3eepoint is offline 3eepoint
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Originally Posted by kipman725 View Post
One of the normal critiques of small exits is that the high pressures at the exit cause harmonic distortion. Is anyone aware of a paper where this is quantified?

Well, yes and no.



I am almost certain that there was/is a paper by JBL where they measure it and derive some equations from it and I even have a Matlab script that replicates that Graph. Only Problem: I cant for the life of me remember which axis stands for what value....so it is relative useless without the Paper or til I remember.
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Old 21st April 2019, 06:59 AM   #46
Patrick Bateman is offline Patrick Bateman  United States
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Click the image to open in full size.

Click the image to open in full size.

Click the image to open in full size.

It's starting to look like an acutal speaker. Pepsi can is included to show the size of the speaker. The complete volume is a bit over one cubic feet, the width is about 12" and the height is about 16".

As horns go, it is very small.
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Old 21st April 2019, 09:24 PM   #47
Patrick Bateman is offline Patrick Bateman  United States
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Click the image to open in full size.

Here's the response of the midrange array and the tweeter. Should be easy to come up with a working crossover.

I measured this at 22.5 off-axis, as the speaker is designed to be listened to off axis, a la Geddes: http://www.gedlee.com/Papers/Philosophy.pdf

Attached are the FRD and ZMA files for the midrange array and the tweeter, respectively.

I'll be working on the xover today.

I'm doing the crossover in Bill Waslo's XSIM. If you load these files up in XSIM, be sure to remove the "txt" extension. I had to rename them to upload them to the forum.

Right now, here's my goal for the speaker:

1500hz - 20khz covered by a single SB19 tweeter (3.5 octaves)

600hz - 1500hz covered by an array of Gento 2" midranges (1.5 octaves)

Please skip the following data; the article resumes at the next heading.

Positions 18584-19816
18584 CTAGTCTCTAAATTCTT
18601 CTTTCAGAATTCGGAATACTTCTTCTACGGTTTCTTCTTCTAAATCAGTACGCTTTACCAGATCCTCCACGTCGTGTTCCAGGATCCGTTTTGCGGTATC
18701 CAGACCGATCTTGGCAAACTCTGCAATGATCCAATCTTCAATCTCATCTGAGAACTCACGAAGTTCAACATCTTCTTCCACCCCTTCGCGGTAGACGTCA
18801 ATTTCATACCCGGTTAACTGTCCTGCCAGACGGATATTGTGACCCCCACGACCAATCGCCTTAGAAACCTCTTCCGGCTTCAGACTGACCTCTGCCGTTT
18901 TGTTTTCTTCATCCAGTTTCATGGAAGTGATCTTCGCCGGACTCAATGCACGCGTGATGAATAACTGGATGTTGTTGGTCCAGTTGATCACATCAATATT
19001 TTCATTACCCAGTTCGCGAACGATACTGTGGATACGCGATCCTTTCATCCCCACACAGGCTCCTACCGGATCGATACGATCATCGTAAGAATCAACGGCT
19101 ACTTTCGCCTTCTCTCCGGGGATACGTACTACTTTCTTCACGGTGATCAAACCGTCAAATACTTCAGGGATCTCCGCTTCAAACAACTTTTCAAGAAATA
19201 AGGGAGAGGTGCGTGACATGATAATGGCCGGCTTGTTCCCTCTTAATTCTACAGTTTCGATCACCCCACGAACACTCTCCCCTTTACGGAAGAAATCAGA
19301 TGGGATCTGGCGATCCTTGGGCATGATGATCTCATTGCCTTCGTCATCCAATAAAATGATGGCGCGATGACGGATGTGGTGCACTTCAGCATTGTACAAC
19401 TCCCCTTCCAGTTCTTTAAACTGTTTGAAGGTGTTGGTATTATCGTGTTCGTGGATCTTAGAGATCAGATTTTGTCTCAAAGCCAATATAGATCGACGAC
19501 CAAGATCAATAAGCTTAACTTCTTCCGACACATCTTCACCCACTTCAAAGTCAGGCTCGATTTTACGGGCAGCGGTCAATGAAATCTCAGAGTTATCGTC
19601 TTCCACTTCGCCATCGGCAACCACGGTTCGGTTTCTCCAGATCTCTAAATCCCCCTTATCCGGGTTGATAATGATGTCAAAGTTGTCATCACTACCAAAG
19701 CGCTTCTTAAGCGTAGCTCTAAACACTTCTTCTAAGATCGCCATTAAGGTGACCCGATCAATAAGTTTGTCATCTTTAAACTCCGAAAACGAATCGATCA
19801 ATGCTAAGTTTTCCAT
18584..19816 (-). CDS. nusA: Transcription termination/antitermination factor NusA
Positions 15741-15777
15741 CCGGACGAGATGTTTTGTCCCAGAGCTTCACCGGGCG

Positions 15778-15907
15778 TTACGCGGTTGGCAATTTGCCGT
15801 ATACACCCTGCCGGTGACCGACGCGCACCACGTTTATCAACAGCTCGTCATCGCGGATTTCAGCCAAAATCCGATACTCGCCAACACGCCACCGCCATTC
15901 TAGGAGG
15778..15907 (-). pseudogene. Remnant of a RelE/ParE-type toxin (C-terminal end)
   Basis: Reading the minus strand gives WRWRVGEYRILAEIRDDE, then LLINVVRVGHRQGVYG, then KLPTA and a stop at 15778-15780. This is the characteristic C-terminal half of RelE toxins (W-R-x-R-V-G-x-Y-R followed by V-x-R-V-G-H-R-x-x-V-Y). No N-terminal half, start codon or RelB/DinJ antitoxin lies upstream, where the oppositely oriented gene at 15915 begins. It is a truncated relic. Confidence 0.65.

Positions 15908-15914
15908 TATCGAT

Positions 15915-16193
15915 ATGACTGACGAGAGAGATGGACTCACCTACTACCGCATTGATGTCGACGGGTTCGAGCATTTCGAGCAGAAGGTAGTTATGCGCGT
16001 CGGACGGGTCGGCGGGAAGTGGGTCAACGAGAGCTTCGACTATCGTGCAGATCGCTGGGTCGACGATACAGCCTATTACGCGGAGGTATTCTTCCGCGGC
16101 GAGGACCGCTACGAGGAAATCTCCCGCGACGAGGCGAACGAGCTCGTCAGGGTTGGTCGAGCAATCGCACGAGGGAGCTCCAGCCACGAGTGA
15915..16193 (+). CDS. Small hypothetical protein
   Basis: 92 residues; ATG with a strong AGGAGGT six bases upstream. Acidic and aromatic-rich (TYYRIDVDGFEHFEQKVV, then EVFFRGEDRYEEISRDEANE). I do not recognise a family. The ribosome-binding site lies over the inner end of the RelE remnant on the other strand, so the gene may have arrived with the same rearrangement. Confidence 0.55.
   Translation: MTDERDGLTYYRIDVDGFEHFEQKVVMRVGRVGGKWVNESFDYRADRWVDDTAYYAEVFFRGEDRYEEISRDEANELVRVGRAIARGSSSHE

100hz - 600hz covered by an array of MCM 55-1870 midbasses (2.5 octaves)

Click the image to open in full size.
The reason that the midbasses are on the top is that this increases the pathlength between the midranges and the midbasses. It's basically a sneaky way of controlling directivity without resorting to a huge box. One of the challenges with using the MCM midbasses was that the power handling suffered if the box was too BIG. So I had a big incentive to use a small box. It doesn't just look better, it also handles significantly more power, like double.

I stole the idea from forum member "Follgott":

Click the image to open in full size.
Attached Files
File Type: txt sb19-on-april-unity.frd.txt (11.9 KB, 3 views)
File Type: txt sb19-on-april-unity.zma.txt (11.6 KB, 2 views)
File Type: txt midranges-on-april-unity.frd.txt (12.0 KB, 2 views)
File Type: txt midranges-on-april-unity.zma.txt (11.6 KB, 2 views)

Last edited by Patrick Bateman; 21st April 2019 at 09:31 PM.
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Old 22nd April 2019, 02:08 AM   #48
bwaslo is offline bwaslo  United States
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"Unitized" Image Control Waveguide
Patrick,

The good souls at diyaudio recently made Xsim's ".dxo" file format attachable here. So, for those reading this in windows and having Xsim already installed, a double click here should load it all up with your files (a quick shot at a crossover included).
Attached Files
File Type: dxo PBs_Unitized_IC_Waveguide.dxo (52.4 KB, 19 views)
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Crossover design Xsim; Depot diffusor super-easy diffusors
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Old 22nd April 2019, 04:15 AM   #49
ErnieM is offline ErnieM  United States
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Looks good! Look forward to off-axis curves.
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Old 22nd April 2019, 05:58 AM   #50
Audiodidakt is offline Audiodidakt  Norway
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Quote:
It's basically a sneaky way of controlling directivity without resorting to a huge box.
Superb work! Could you please elaborate on the directivity-issue, i.e. how does this allow you to change the speakers directivity in a controlled fashion?

Best regards

Gisle